By David Minsky
By Nicole Danna
By Sara Ventiera
By Candace West
By Emily Dabau
By Doug Fairall
By Candace West
By Laine Doss
You could have knocked me over with a feather. If I hadn't happened across it accidentally while surfing for Il Bellagio's phone number, it never would have occurred to me that there could actually be an Internet forum devoted to — I'm not kidding you — kvetching about the goings-on at CityPlace. Evidently, there's a group devoted to teasing out the minutiae of West Palm's ballyhooed live/shop complex, as in "Why oh why has the nightly fountain show been discontinued?" Or "Our favorite gelato shop has closed! *sob*." And "Whose idea was it to set up the music stage so it blocks the view from MY condo?" (Want to participate in this scintillating debate? Go to westpalmbeach.com/forums.)
Curmudgeon that I am, I painstakingly avoid anything remotely CityPlace-related until I get desperate enough to skulk down to Barnes & Noble. But with out-of-town guests lobbying for a buying spree at Pottery Barn and Williams Sonoma, I'm sometimes tempted to break my fast. Stumbling along at the end of a grueling day of lavish spending, hauling bags full of Caswell Massey body sprays, Anthropologie French country crockery, and Restoration Hardware toothbrush holders, one is beyond hungry by the time the sun goes down.
And there is Il Bellagio, the not-so-still center around which our universe spins. It has outdoor seating next to the plashing fountain, hard by a stage canopy that undoubtedly is blocking somebody's view. A Spanish guitarist thrums. Twinkling patio lights beckon like a glutton's fantasy of caviar on toast points.
600 S. Rosemary Ave., Ste. 170
West Palm Beach, FL 33405
Region: West Palm Beach
Recently, we found ourselves at Il Bellagio's gate, blinking at a sea of fully occupied tables. Within 30 seconds, a maitre d' in the distance had made eye contact. He raised one eyebrow and two fingers. We shook our heads and responded with four. "Come on," he mouthed with a wave. And before we could say carpaccio di manza, he'd settled us at a table with a glass of wine (house Cab, $5.95) and a basket of bread and butter as toasty and crumb-sweet as you could want in this world.
Here was a totally new experience.
My typical restaurant meal usually goes like this: I'm sitting in the foyer, or worse, standing in line, an oversized beeper in my paw. I'm bickering with my spouse about whether the brakes need replacing or whose turn it is to call the roofer. My blood sugar has long since hit its nadir. Never have I needed a martini so badly. Unfortunately, the bar is six-deep with yahoos elbowing out the competition and waving $50 bills. By the time our beeper cheerfully chirps, my life partner and I are ready to remake our lives with other partners.
I regularly dine out and just as steadily long for the flip side of this scenario: a maitre d' who appears instantly and produces a table already set with flatware. I never expected to find this person at Il Bellagio, which is tourist-trap central. I've gotten ho-hum word-of-mouth reports about the restaurant since Tom Billante and his partner, Ronnie Del Signore, opened it in early 2000. This, despite a location that any restaurateur would pledge himself to Satan to occupy. Still, Billante has operated enough Italian chow houses to know what he's doing; his eateries, owned or previously owned with partners and family, include among others the widespread Mezzanotte chain, Bella Luna, Luna Café, Trattoria Rosalia, and Carpaccio. Mostly, they are spread around Miami, with big, moderately priced menus featuring homemade pasta, wood-oven pizzas, and grilled chops.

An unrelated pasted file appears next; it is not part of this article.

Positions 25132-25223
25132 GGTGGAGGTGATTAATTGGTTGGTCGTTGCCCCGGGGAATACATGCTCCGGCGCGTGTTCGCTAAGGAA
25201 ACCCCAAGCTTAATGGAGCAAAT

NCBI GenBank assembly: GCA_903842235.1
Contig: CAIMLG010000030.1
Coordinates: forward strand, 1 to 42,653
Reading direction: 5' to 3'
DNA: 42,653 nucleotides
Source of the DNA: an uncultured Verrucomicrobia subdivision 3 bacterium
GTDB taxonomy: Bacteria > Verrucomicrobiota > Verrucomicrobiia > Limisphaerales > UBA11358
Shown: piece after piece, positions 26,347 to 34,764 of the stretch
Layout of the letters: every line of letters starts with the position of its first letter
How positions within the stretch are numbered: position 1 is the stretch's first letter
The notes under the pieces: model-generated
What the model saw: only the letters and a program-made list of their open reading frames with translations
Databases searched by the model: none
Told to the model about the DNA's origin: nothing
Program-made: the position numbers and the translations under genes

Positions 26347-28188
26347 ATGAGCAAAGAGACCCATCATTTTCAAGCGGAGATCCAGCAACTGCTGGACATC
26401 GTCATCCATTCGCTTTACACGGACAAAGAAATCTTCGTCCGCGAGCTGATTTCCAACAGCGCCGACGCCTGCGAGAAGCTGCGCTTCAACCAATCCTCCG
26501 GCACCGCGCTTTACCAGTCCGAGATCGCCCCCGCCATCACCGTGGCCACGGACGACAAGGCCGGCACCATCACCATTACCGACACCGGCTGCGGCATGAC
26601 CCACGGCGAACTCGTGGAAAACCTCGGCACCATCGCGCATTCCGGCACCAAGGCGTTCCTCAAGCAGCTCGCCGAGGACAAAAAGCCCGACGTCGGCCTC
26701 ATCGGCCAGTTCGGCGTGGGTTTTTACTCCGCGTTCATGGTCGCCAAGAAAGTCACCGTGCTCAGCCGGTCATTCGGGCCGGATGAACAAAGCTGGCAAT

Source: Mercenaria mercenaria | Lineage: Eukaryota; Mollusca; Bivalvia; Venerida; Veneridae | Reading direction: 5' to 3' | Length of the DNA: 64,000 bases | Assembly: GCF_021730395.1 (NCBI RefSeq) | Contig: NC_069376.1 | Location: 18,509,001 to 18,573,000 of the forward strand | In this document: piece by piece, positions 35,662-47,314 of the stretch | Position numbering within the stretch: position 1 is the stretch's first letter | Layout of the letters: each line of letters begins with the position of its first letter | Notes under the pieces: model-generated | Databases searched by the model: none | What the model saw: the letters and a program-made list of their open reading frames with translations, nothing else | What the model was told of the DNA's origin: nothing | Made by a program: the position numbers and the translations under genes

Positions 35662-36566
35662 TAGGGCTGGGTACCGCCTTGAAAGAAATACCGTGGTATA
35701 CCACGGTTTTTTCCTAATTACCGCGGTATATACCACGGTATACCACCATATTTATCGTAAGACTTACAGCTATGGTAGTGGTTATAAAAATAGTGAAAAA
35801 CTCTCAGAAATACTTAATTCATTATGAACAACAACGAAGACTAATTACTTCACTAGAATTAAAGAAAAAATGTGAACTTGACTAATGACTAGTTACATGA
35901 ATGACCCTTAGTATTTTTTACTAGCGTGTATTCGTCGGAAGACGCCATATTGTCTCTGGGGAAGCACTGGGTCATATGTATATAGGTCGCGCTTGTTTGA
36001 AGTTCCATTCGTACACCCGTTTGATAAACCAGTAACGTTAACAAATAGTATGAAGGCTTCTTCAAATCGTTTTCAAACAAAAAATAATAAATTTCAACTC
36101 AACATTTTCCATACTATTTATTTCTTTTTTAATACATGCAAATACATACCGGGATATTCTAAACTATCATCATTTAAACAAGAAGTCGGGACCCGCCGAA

Bellagio, like so many other Billante enterprises, is a superbreed; it has not only flourished while its CityPlace competition floundered but has even expanded — a bakery café was added as a side business a few years after the main restaurant opened. And the restaurant is either much improved or it got some bum buzz, because we had a terrific meal there.
Bellagio, which seats 290 (with 150 on the patio), does not take reservations — another reason you need a ringmaster who's going to summon you toot-sweet as you wait wedged into a throng of tweens, twinks, geezers, and breast-feeding mums, all of whom are screaming, cooing, canoodling, or yakking into cell phones. In fine weather, Bellagio is a pleasant place to eat outdoors — you're part of the crowd yet conveniently separate from it. The fountain wafts cool air, the whole complex is brightly lit and festive, and the people-watching is a gas.
Billante has hit on a bankruptcy-proof formula: Home-cook your fare, serve it at decent prices, and the masses will come. I don't know when I last saw a double pork chop, grilled so it's just barely pink in the center and full of juice, served with its dramatic, curving bone intact, for a ridiculously low $21.95. I've paid $40 for smaller, drier chops at many a hoity boîte in my time. Bellagio's came smothered in hot peppers and sautéed onions.
You'd have to eat your weight in homemade pasta to spend any real money here. Fifteen bucks buys you a big platter that reminds you why carbs rule. I defy anybody to resist Bellagio's fettuccine Alfredo ($14.95), spun silk swaddled in cream, piquant with parm and pepper (add chicken if you must for an extra $5). Fusilli telefono was equally bodacious — chewy twirls of pasta in a classic sauce: marinara, bits of mozzarella, lots of Parmesan, snips of fresh basil ($13.95). Billante reportedly discovered Bellagio's penette at Harry's Bar in Venice; here, it's a combination of garlic, olive oil, spinach, sun-dried tomato, and pine nuts that's worth mopping up with your last crust of bread. There's also homemade agnolotti, veal-stuffed tortellini, and spaghetti Bolognese.